I don't know how they have divided up the ports of the VLAN switch, so I don't know if the cable was plugged into the PDH port, or the UDH port, or the ADH port, or a trunk port. I would think the Network Topology drawing should list which ports are dedicated for which purpose. The VLAN switches are managed switches, and the ports are divided up between different functions. So, it is important that the MODBUS cable be plugged into the proper port. The fact that the IP address is suggests that it's designated for the PDH.

But, you didn't say which subnet mask the Lantronix was set for; it's makes a difference. It should be to work properly with the VLAN switch and the network configurations that GE uses, I believe.

I have heard that the Mark VIe can be either a Master or a Slave, but I don't know how to confirm or check that. I would imagine it would be done via some setting in ToolboxST, but since the communication is being done "through" the HMI, I don't know if that's correct or not.

But, I'm sorry; I don't know how to tell you to check to see if the Mark VIe is properly configured to communicate via MODBUS TCP. I'm not familiar with the method that is apparently being used at your site. The only one I've heard about involves using a dedicated Mark VIe card and I/O Pack for serial MODBUS communications. The serial cable was plugged directly into a port on the card, and the Mark VIe I/O Pack was programmed for MODBUS communications. I wasn't able to look at ToolboxST and the .tcw file, so I don't know how that was done in the Mark VIe. So, unfortunately, I can't be of much more help than this.

And, I don't have a UPD (dongle) and a copy of ToolboxST to be able to look up how MODBUS might be set up. But, if you do, try looking at the 'Help' files of ToolboxST. Also, the HMI should have a lot of manuals and literature in .pdf format; you may find a Mark VIe MODBUS manual or write-up that may be helpful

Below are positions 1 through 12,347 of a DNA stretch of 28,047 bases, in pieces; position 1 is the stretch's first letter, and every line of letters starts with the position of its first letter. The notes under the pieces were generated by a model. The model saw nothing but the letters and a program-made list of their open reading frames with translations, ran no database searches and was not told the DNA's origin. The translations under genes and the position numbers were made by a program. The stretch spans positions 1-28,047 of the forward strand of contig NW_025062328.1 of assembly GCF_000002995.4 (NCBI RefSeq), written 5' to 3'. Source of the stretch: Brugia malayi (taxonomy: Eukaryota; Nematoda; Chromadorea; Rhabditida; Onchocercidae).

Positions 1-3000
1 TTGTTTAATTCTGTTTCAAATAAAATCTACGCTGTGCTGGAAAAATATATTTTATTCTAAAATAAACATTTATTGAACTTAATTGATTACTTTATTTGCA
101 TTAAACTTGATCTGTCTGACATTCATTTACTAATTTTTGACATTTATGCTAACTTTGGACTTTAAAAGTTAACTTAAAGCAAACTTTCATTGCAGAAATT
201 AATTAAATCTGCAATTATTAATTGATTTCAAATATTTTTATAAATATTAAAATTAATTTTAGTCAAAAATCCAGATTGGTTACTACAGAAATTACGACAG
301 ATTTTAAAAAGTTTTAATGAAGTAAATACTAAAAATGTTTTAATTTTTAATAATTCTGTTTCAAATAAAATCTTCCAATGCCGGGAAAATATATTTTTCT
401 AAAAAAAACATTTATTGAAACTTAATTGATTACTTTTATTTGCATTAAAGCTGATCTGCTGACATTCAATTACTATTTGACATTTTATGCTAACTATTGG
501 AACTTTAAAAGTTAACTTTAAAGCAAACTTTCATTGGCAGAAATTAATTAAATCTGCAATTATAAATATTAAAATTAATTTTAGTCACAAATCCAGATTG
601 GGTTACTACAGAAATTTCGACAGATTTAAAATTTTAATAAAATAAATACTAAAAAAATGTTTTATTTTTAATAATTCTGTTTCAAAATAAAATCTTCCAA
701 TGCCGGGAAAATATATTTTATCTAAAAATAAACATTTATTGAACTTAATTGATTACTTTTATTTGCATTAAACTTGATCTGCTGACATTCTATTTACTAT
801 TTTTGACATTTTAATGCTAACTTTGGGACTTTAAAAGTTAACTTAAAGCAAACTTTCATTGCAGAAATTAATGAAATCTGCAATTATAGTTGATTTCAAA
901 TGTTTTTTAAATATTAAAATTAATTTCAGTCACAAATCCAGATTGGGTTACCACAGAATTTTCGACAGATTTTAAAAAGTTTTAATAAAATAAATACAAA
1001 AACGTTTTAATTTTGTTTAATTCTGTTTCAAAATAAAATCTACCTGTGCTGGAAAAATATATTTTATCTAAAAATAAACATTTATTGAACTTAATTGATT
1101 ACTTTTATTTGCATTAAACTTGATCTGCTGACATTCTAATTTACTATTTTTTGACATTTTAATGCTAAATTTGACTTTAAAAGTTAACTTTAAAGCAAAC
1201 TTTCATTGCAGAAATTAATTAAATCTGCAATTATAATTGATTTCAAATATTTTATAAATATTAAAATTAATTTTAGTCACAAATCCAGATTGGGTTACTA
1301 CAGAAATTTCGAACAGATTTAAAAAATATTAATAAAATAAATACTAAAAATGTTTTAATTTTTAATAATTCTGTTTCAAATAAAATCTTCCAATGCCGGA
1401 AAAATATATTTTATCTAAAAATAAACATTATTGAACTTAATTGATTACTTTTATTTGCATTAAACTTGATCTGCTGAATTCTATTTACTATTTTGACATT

Please write back and let us know how you progress!
Dear Dan,

I have checked all the things once again and describing those data for your better understanding. Here DCS is working as Modbus Master and Mark Vie is working as a Slave.

In DCS side (Honeywell make TDC 3000) we used PLCG (HG) card to communicate with Lantronix (Screw Terminal) through co-axial cross cable (3-wire connection, RXD,TXD & GND). There were hard Jumper settings in this card for configuring communication. The settings are:

Baud Rate: 9600,
Byte: 8 bit,
Parity: Even,
Stop bit: 1,
Protocol: Modicon M584,
Device ID:1

In Mark Vie side R,S,T controllers are connected with CIMPLICITY - HMI through VLAN fast Ethernet switch, make Allied-Telesis, AT-8624T/2M( UDH port). Lantronix Device (Ethernet to RS-232 converter) is connected to HMI through same VLAN switch.

Settings of Lantronix through Device Installer are given below:

Modbus/TCP to RTU Bridge, RS 232
Model- Device Server Plus+, Firmware Code-DA, UDS 100/Xpress DR IAP.
Baud Rate: 9600,
Byte: 8 bit,
Parity: Even,
Stop bit: 1,

I can able to fetch the Data Mark-Vie data through Lantronix Screw terminal in my Laptop using Modscan32 software.

I can also able to fetch data from PLCG card (DCS) in my Laptop using Modbus Slave software. I am able to get both side data in my laptop when testing separately. But when I connect both the end then I am not able to get data in DCS. I have checked mapping addresses both side and found addresses are same.

One observation is both Tx & Rx LED of Lantronix device are in steady condition (Amber Color). Error LED is not glowing.

Is there any possibility of Master Polling and Slave Response? (DCS is slower than Mark-Vie). I can’t able to address where the problem really persist?

Hello Rajkumar,

Please understand that Honeywell does not publish documentation for its DCS systems on the web, which means that the functionality of cryptically named devices (like PLCG) is a complete mystery, unless you tell us what it does. We forum participants have no means of deciphering proprietary terminology because the technology and terminology is wrapped in secrecy.

Given the information you've provided, I suspect that your Honeywell DCS is not acting as a Modbus master, I suspect that it is acting as a Modbus slave.

1) >I can able to fetch the Data Mark-Vie